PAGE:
Tasting No. 165- March 30, 2015 – Wines from Eastern Europe

 

Club del Vino

 

 

 

Capri Ristorante, McLean VA

Tokaj Wine

Tokaj Wine

 

1. Presenter and Participants

Wines presenter: Jairo Sánchez

Participants:  Mario Aguilar, Marcello Averburg,   Ruth Connolly, Emilio Labrada, Alvaro Lopez, Ítalo Mirkow,  Alfonso Sánchez, Jairo Sánchez,  Ginger Smart, Carlos E. Velez, Ricardo Zavaleta, German Zincke, Jorge Requena ( Jairo Sánchez’s guest)

Type of Tasting: Open

2. The Wines

  1. Grüner Veltliner Steinsetz 2012, – Kamptal Reserve Schloss Gobelsburg
  2. Rkatsiteli Amber Wine, 2011 – Pheasant Tears
  3. Blaufrankisch Troken Qulitätswein 2012 – Peter Schandl
  4. 1827 Rara Neagra de Purcari. 2013 – Purcari Chateau
  5. Fermint Late Harvest 2007, Chateau Megyer. Hungría (Jairo’s courtesy)

3. The Menu

  1. Pescado a la Parrilla con Espárragos y Vegetal
  2. Pasta Primavera con aceite de olive
  3. Filete de Res a la Plancha, en reducción de vino, papas doradas y habichuelas
  4. Postre y/o Café

 4. Information on the Wines

(The information below has been compiled from varios internet sources) .

Grüner Veltliner Steinsetz 2012 – Kamptal Reserve Schloss Gobelsburg

Gruner 2

Grüner Veltliner is the signature grape of Austria, and by far the nation’s most widely planted wine grape (36%). As Austria battles its way back to stardom on the international wine market, crisp, spicy Gruner Veltliner has been its flagship wine. The finest expressions of Austrian Gruner come from vineyards above the Danube River, in Wachau, Kremstal and Kamptal. Classic Gruner Veltliner wines show citrus aromas (lemon peel and grapefruit) complemented by fresh vegetal notes and the variety’s trademark hint of white pepper.

There are two key styles of Gruner Veltliner wine. The first – lighter, fresher and citrus-focused – is typical of Weinviertel. It is often bottled with a slight spritz, to lift the wine and emphasize its fresh, fruity notes. The second style – spicier, weightier and more complex – is embodied by the top wines from the warmer Wachau, Kremstal and Kamptal regions. These wines are richly textured and well structured, and require several years in bottle before reaching developed maturity. With time they soften and take in honeyed, marmalade-like characteristics that match their attractive, deep golden hue.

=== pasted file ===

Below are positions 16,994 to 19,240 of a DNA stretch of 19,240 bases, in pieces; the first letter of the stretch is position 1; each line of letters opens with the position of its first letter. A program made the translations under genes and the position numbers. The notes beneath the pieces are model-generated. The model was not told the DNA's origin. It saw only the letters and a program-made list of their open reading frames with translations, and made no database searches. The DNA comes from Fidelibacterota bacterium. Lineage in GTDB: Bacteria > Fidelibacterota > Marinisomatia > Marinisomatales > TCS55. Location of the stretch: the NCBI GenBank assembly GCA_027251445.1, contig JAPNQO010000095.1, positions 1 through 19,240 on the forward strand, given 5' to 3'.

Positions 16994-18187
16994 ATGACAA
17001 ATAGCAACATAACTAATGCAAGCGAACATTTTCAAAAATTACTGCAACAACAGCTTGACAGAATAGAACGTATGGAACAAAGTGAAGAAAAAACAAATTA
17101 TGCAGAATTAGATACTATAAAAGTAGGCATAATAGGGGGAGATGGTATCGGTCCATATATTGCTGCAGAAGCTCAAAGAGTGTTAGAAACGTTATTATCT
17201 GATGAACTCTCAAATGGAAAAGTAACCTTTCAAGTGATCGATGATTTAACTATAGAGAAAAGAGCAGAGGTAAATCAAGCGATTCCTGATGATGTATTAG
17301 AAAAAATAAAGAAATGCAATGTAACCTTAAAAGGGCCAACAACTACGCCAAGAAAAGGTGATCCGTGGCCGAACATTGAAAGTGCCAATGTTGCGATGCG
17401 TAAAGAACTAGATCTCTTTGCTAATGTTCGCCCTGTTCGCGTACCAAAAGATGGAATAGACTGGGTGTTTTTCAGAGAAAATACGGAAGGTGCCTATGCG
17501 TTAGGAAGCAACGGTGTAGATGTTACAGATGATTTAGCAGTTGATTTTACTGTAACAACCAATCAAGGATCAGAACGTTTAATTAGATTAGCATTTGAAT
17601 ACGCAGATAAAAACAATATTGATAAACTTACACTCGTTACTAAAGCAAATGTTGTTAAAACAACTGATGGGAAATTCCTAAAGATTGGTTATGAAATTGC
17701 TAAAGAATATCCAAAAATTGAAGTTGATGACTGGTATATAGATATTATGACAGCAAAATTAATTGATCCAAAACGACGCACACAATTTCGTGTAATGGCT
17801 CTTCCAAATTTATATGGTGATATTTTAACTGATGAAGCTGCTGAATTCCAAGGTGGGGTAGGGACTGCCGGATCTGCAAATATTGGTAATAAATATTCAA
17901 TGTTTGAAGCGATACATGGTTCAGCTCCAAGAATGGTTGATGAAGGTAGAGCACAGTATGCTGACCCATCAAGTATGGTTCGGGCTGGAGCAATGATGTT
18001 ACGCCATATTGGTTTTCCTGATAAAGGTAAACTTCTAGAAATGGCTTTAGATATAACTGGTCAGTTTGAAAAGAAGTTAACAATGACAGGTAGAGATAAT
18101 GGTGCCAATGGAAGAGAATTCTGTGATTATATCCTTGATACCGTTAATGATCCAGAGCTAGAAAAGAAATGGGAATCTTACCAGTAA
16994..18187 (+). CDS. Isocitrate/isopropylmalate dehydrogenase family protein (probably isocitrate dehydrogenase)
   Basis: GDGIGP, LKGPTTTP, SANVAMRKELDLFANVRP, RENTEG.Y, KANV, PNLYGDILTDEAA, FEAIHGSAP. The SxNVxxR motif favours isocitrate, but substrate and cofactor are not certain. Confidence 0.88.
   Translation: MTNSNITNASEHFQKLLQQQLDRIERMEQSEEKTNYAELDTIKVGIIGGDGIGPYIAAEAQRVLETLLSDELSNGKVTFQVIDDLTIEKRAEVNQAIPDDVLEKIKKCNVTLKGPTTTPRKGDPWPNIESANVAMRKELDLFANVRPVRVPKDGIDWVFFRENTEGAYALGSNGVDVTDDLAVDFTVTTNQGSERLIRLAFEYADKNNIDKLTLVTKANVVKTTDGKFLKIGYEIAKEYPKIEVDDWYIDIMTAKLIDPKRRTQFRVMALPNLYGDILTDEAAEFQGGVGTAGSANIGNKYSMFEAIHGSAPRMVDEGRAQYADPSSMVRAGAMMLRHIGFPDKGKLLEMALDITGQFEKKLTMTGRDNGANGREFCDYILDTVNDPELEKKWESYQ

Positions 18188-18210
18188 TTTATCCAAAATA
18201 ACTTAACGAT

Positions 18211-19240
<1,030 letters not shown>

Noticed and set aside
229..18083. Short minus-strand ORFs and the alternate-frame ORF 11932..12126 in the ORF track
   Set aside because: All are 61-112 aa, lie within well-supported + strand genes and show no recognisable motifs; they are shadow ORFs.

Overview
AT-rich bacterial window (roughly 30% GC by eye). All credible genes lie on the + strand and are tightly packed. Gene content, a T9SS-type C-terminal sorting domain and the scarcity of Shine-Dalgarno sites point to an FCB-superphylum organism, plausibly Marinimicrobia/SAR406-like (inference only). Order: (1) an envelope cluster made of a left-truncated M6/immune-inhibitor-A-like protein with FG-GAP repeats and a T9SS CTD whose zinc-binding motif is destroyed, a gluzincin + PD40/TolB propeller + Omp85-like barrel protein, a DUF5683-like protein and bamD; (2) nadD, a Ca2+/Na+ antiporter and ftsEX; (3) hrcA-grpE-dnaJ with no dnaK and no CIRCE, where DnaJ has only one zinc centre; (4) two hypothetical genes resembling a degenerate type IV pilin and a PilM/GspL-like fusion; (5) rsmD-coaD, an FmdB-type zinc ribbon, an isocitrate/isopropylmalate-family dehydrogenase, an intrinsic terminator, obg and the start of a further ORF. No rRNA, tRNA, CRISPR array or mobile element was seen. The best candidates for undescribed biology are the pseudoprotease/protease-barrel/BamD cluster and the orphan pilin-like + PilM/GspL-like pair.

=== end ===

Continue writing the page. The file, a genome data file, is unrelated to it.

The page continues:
The Wine.  Apple pips and peach kernel piquancy as well as a decidedly stony note and a firm if fine-grained feel lend a certain austerity to the Gobelsburg 2012 Gruner Veltliner Steinsetz, but there is ample primary juiciness of mint-infused apple and melon through which seems to shimmer a diversity of mineral matter. Ester-rich, high-toned aromas here encompass kirsch and mirabelle distillates, which reprise as shadows to a lingering finish. Plan to follow this through at least 2018.

Aromatic and gastronomic inspiration from Schloss Gobelsburg with this. Apricot notes mix with white spice, dill, green pepper and acacia flowers, while the palate sports flavours of melon and pears, minerals and spice.

Alcohol:  13 %;  Price: $ TBA

Food Pairing:  Tomatoes. Australasia/Oceania: Tuna tartare and wasabi and peppercorn mayo; pan-fried snapper with asparagus spears. Americas: Waldorf salad; zucchini tarta (quiche)

Expert Ratings: WA 90 pts.  SWA/Sommelier Wine Awards: Gold Medal

Rkatsiteli Amber Wine 2011-Pheasant Tears

Pheasant tears

 Rkatsiteli Grape. Traditional Georgian grape varieties are little known in the West. Now that the wines of Eastern and Central Europe are coming to international awareness, grapes from this region are becoming better known. Although there are nearly 400 to choose from, only 38 varieties are officially grown for commercial viticulture in Georgia.